• Paramedics have a lot more training. They usually spend at least one year in the field as an EMT, pass college level classes in math and sciences, and then complete a 2 year training program (10 times the hours required for EMTs). They learn invasive procedures such as advanced life support, medications, and intravenous treatment. Paramedics independently diagnose and start treatment in the field, following protocols established with their medical director.

    Firefighter training at Evergreen State College. Photo by Ian Ruotsala.

    Firefighter training at Evergreen State College. Photo by Ian Ruotsala.

  • Professional firefighters undergo around 600 hours of intense training in a fire academy, after passing preliminary training and physical testing. They often have EMT or paramedic training before becoming a firefighter.

Who Works Where?

Staffing for ambulances and firefighting varies drastically from community to community. In Salem, our firefighters are all paramedics, an increasingly common practice for larger fire departments. Our ambulances, which are private, usually carry an EMT and a paramedic. There might also be two levels of ambulance service – basic (staffed by EMTs) or advanced (staffed by paramedics).

In rural communities, you often have volunteer firefighters. Because of time constraints, their fire training isn’t as extensive as a professional firefighter, and their medical training may be at the Certified First Responder level.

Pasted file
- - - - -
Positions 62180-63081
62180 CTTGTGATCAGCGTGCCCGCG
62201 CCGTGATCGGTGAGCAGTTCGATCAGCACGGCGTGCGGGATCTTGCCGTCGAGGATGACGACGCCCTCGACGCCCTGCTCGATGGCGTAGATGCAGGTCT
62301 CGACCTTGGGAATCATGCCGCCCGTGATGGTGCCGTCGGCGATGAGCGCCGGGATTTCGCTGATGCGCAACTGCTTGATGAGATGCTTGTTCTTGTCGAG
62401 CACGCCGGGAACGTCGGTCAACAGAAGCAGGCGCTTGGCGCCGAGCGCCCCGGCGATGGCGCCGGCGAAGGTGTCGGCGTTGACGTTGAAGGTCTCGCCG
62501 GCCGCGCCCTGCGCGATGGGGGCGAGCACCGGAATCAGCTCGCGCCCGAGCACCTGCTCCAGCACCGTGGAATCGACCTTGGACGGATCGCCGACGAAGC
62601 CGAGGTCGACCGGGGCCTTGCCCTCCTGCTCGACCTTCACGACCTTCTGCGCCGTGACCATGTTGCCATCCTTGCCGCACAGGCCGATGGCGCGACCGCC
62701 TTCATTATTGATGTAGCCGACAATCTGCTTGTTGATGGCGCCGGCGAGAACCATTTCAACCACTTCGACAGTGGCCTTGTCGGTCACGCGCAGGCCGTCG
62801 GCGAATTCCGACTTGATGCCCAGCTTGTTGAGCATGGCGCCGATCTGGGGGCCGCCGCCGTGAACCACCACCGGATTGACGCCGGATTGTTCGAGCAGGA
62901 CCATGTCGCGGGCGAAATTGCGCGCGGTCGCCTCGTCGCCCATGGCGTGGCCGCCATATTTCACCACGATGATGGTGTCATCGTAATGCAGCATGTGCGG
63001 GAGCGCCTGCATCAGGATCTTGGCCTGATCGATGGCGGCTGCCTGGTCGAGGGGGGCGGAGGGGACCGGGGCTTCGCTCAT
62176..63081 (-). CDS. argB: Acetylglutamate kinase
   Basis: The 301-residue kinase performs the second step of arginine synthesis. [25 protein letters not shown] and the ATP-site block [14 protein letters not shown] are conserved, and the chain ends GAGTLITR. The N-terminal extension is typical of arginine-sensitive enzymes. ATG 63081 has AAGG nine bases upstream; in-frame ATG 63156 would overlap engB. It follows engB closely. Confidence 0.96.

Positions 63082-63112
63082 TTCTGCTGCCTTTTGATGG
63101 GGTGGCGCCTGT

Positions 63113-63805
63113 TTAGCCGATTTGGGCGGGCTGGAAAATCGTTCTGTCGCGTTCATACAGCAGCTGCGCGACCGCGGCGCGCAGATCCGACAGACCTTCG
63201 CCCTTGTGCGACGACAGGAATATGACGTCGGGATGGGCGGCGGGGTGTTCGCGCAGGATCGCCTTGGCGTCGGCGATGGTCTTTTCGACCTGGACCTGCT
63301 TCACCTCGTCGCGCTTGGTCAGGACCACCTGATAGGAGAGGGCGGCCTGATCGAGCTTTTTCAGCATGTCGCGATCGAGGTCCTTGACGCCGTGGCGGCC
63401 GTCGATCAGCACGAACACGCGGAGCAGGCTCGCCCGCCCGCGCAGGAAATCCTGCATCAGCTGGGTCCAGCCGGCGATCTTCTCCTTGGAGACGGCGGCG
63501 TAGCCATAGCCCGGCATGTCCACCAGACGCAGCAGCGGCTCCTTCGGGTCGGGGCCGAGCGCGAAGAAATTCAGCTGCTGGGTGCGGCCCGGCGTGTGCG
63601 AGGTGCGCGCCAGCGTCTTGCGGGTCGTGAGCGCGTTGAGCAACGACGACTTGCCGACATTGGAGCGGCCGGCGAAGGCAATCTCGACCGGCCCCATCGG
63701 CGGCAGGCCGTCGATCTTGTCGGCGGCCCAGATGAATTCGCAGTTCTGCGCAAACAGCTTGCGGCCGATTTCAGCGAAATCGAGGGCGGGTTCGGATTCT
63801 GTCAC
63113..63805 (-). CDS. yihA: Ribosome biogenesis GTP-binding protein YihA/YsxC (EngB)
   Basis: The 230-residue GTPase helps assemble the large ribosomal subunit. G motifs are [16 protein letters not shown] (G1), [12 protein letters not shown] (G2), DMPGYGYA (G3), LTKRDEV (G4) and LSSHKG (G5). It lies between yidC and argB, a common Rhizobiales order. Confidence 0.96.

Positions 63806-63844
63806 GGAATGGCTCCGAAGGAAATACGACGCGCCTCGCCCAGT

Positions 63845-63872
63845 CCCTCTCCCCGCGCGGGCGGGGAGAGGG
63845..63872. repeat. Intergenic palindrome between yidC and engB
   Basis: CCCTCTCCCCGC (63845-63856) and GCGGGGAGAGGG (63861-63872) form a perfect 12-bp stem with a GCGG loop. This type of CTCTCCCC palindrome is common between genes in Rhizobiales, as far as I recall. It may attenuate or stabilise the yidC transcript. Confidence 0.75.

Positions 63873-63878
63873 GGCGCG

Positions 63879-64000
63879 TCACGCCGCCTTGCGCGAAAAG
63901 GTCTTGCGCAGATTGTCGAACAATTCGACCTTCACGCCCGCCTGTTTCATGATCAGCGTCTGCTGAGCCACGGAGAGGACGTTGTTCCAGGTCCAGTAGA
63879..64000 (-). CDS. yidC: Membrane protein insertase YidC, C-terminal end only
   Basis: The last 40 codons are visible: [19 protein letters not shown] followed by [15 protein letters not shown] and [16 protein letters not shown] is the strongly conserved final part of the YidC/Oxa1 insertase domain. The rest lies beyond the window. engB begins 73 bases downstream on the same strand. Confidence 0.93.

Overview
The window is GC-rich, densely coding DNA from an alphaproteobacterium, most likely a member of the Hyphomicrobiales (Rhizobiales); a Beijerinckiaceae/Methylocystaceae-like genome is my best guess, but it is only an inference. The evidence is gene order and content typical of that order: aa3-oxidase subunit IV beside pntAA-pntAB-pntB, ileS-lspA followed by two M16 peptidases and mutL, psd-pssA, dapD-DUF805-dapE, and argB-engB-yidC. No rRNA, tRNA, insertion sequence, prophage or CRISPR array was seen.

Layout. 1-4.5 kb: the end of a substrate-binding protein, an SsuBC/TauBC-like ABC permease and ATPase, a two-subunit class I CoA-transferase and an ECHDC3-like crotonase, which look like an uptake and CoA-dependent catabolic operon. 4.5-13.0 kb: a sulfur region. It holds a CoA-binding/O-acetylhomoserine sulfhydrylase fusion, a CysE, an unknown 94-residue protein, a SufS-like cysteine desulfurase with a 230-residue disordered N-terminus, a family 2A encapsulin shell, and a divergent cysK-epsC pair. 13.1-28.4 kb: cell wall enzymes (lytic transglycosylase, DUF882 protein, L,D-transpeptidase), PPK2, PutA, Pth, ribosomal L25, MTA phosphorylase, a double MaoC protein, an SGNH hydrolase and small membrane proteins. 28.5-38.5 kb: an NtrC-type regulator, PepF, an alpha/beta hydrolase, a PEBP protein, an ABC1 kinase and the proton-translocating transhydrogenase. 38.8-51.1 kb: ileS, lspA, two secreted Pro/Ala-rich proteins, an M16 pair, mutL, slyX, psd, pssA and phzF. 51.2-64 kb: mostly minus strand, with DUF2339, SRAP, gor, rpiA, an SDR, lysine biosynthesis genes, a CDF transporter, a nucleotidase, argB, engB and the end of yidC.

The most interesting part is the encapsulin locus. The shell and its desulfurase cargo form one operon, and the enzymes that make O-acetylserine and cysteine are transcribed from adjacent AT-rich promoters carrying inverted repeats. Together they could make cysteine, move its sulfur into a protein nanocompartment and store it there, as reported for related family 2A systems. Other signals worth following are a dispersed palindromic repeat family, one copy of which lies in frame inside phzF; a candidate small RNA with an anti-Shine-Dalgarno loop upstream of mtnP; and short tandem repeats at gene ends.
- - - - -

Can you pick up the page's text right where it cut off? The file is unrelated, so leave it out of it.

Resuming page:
Volunteer firefighters in parade.

Volunteer firefighters in Fairfield, Connecticut. Photo by Bob Freund.

Take home lesson on training – not all EMS responders are the same. As a concerned citizen, it helps to understand the credentials of those who respond to your 911 call. From an emergency management perspective, it is essential to understand the training and skills of the EMS programs and responders you work with.

911 Response

When you call 911, who responds? Although other communities may do it differently, our local coordination impressed me. It starts with good dispatchers, who quickly size up a situation based on minimal phone information. For a simple medical call, they send just an ambulance (unless all are busy, in which case the nearest fire truck is back-up). For a more complicated medical situation, both fire and ambulance respond. Once stabilized, the ambulance transports the patient to the hospital.